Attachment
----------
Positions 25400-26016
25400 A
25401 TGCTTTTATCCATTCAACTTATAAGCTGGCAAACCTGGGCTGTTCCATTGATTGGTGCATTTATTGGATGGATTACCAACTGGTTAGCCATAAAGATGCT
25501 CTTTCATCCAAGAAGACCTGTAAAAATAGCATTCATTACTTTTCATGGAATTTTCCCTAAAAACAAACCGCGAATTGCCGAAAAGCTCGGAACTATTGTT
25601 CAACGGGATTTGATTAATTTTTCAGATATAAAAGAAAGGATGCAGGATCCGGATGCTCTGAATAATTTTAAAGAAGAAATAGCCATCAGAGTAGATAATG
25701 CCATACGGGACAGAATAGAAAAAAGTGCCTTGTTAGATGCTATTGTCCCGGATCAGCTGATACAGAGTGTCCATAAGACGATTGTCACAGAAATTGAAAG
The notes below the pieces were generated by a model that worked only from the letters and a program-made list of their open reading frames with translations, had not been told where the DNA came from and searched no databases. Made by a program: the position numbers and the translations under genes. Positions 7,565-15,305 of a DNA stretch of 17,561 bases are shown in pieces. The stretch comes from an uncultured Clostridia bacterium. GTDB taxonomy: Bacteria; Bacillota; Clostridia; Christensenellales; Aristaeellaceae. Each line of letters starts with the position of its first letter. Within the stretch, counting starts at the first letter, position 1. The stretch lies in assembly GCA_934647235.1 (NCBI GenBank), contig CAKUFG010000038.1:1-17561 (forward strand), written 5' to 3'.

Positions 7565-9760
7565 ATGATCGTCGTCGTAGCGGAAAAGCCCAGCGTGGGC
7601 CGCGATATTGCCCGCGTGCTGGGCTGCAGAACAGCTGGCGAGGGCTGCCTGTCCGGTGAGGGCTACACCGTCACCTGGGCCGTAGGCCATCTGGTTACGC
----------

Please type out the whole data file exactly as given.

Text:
Positions 25400-26016
25400 A
25401 TGCTTTTATCCATTCAACTTATAAGCTGGCAAACCTGGGCTGTTCCATTGATTGGTGCATTTATTGGATGGATTACCAACTGGTTAGCCATAAAGATGCT
25501 CTTTCATCCAAGAAGACCTGTAAAAATAGCATTCATTACTTTTCATGGAATTTTCCCTAAAAACAAACCGCGAATTGCCGAAAAGCTCGGAACTATTGTT
25601 CAACGGGATTTGATTAATTTTTCAGATATAAAAGAAAGGATGCAGGATCCGGATGCTCTGAATAATTTTAAAGAAGAAATAGCCATCAGAGTAGATAATG
25701 CCATACGGGACAGAATAGAAAAAAGTGCCTTGTTAGATGCTATTGTCCCGGATCAGCTGATACAGAGTGTCCATAAGACGATTGTCACAGAAATTGAAAG
The notes below the pieces were generated by a model that worked only from the letters and a program-made list of their open reading frames with translations, had not been told where the DNA came from and searched no databases. Made by a program: the position numbers and the translations under genes. Positions 7,565-15,305 of a DNA stretch of 17,561 bases are shown in pieces. The stretch comes from an uncultured Clostridia bacterium. GTDB taxonomy: Bacteria; Bacillota; Clostridia; Christensenellales; Aristaeellaceae. Each line of letters starts with the position of its first letter. Within the stretch, counting starts at the first letter, position 1. The stretch lies in assembly GCA_934647235.1 (NCBI GenBank), contig CAKUFG010000038.1:1-17561 (forward strand), written 5' to 3'.

Positions 7565-9760
7565 ATGATCGTCGTCGTAGCGGAAAAGCCCAGCGTGGGC
7601 CGCGATATTGCCCGCGTGCTGGGCTGCAGAACAGCTGGCGAGGGCTGCCTGTCCGGTGAGGGCTACACCGTCACCTGGGCCGTAGGCCATCTGGTTACGC